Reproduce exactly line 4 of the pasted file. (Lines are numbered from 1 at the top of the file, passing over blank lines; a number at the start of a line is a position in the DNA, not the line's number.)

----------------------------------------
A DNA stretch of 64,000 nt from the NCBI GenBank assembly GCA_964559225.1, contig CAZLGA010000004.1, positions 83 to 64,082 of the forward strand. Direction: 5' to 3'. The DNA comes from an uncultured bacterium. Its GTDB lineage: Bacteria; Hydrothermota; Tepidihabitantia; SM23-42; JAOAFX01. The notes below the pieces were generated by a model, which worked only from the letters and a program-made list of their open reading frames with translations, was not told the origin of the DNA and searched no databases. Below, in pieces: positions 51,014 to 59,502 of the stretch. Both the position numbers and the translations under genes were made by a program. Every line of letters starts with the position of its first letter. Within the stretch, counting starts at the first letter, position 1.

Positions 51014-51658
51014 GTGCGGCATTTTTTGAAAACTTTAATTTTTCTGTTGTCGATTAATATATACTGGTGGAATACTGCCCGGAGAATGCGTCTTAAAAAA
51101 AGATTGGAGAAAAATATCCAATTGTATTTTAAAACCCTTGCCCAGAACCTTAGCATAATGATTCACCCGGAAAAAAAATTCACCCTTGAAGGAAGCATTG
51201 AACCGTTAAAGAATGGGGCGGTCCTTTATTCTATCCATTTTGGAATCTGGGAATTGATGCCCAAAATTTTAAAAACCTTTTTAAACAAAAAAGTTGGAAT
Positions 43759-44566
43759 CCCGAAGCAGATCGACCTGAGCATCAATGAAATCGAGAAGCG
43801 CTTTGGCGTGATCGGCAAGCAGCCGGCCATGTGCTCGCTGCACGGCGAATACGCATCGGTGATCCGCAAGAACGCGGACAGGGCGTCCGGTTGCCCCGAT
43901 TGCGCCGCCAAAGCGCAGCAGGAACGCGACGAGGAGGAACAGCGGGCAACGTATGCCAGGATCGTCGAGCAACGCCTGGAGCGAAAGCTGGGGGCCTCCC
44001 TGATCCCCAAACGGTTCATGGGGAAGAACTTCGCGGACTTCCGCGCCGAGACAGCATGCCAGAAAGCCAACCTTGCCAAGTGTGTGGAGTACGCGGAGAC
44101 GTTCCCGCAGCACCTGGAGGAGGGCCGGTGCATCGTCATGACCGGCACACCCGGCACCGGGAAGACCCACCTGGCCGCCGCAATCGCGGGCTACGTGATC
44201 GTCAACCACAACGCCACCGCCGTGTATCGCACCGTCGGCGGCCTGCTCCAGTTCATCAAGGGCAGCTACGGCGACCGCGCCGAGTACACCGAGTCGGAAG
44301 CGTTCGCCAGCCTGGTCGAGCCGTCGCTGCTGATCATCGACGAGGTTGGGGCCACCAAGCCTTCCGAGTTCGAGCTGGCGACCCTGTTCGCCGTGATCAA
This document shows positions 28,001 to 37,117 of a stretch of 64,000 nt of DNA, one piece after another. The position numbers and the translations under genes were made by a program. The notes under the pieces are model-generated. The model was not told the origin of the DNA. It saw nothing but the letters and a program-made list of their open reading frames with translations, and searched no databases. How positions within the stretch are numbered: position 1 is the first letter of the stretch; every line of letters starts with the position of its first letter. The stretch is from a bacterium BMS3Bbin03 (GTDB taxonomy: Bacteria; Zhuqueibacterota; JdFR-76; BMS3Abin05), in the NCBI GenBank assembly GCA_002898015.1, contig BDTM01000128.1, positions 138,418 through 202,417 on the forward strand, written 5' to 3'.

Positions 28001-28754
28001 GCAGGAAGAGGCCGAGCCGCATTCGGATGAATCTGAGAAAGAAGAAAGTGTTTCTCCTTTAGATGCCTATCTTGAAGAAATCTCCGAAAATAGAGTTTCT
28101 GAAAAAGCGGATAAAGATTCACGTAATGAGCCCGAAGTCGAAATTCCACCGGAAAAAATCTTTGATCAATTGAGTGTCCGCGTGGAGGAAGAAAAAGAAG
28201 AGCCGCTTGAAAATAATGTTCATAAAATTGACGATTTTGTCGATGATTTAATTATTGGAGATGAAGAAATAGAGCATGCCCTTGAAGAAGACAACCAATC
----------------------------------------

51101 AGATTGGAGAAAAATATCCAATTGTATTTTAAAACCCTTGCCCAGAACCTTAGCATAATGATTCACCCGGAAAAAAAATTCACCCTTGAAGGAAGCATTG